Although in layout and form this site may seem to resemble a textbook--like the most recent pedagogical tools it is heavily illustrated and is accompanied by multimedia supplements--or possibly a reference work, the authors actually regard it as a research project, if a slightly unconventional one. It is unconventional in the sense that it is heavily illustrated and contains multimedia materials. It is also unconventional in the sense that, although an interpretive slant is readily apparent, the site tries very hard not to come to a single conclusion about pluralism. A conventional research project would eventually close on an authorial interpretation, or, at least, in a carefully delimited range of interpetations of the evidence presented or the ideas canvassed in the text. We have provided a fair amount of interpretive material, but we hope we have also provided enough primary material to permit the attentive visitor to see the holes and gaps in those interpretations. As we continue to work on the project, we hope to amass even more primary material, so that the interpretive elements will provide a less and less obtrusive structure. The real intellectual and moral fire-power in this site comes from people like William James and Booker T. Washington, not from our interpretive essays. We want the visitor to become better acquainted with the voices in the site, especially those separated by time from the present.
Because this project is located online, we have a kind of freedom that is denied to researchers working on texts that will ultimately find their way into a typical printed form such as a book or journal. This has become evident in several specific areas:
1) The collection of primary materials. Much of the material we present here was found on the Web--in library and university sites or on pages created by individuals with an interest in a particular era or theme. We and our colleagues have done some scanning and data conversion ourselves, of course, in placing sound files from Michigan State's Vincent Voice Library online and scanning or typing in primary texts. However, as the Web continues to grow and as more and more materials appear on it, it will become more and more possible for researchers to link directly to examples and information, rather than simply footnoting what can be found elsewhere. The great benficiary here is ultimately the reader, who can follow out links and references with great speed.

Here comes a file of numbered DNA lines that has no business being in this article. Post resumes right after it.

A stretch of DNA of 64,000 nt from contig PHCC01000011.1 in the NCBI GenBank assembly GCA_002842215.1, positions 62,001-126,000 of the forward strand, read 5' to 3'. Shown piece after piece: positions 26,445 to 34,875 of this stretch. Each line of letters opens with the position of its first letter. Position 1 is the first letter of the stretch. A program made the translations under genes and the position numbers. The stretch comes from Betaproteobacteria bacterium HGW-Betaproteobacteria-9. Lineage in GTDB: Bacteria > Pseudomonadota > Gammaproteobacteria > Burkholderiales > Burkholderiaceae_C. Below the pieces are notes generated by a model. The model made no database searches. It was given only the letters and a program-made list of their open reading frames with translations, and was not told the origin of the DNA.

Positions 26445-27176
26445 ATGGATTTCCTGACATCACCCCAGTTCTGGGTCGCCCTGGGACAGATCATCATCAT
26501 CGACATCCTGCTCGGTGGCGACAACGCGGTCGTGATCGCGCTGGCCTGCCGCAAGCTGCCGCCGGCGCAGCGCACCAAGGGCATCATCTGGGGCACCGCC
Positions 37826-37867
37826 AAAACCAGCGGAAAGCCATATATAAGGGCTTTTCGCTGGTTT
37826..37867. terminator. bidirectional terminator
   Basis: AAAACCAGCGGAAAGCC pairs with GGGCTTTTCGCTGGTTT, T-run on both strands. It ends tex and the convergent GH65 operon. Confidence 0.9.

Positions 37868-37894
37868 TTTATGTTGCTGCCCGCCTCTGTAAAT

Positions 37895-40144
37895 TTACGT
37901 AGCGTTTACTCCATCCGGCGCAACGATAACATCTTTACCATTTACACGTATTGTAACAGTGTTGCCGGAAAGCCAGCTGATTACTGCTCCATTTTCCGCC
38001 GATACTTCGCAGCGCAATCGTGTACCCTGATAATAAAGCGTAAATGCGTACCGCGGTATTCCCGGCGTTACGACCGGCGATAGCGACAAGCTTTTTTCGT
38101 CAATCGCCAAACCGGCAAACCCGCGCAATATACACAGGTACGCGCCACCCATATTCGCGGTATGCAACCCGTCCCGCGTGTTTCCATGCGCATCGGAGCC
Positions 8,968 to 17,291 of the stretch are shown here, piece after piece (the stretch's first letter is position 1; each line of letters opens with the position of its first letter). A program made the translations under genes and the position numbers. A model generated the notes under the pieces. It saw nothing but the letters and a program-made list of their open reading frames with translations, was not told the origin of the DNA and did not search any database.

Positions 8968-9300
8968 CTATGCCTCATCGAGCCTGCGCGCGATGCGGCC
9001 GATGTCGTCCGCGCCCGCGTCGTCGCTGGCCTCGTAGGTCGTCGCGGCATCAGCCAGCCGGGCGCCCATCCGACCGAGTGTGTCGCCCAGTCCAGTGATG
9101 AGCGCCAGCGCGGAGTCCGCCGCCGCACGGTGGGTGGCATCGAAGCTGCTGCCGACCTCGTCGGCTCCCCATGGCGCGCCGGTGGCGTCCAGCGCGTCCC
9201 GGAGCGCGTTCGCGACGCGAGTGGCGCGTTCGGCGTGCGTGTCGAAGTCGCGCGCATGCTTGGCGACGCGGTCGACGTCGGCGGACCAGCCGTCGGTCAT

In this instance, at least, the Web is demonstrably superior to print for scholarly work. There is nothing like manipulating an image carefully in a graphics program to teach the researcher how the image is put together, how its elements relate to one another and how the image can be interpreted. For the reader, simple animations can bring elements of visual images into a coherent patern in an instantly compelling and communicative way, and the ability to hold several images open at once-- or to transpose one image onto another--makes it possible to engage actively with visual imagery in a way that print can only suggest.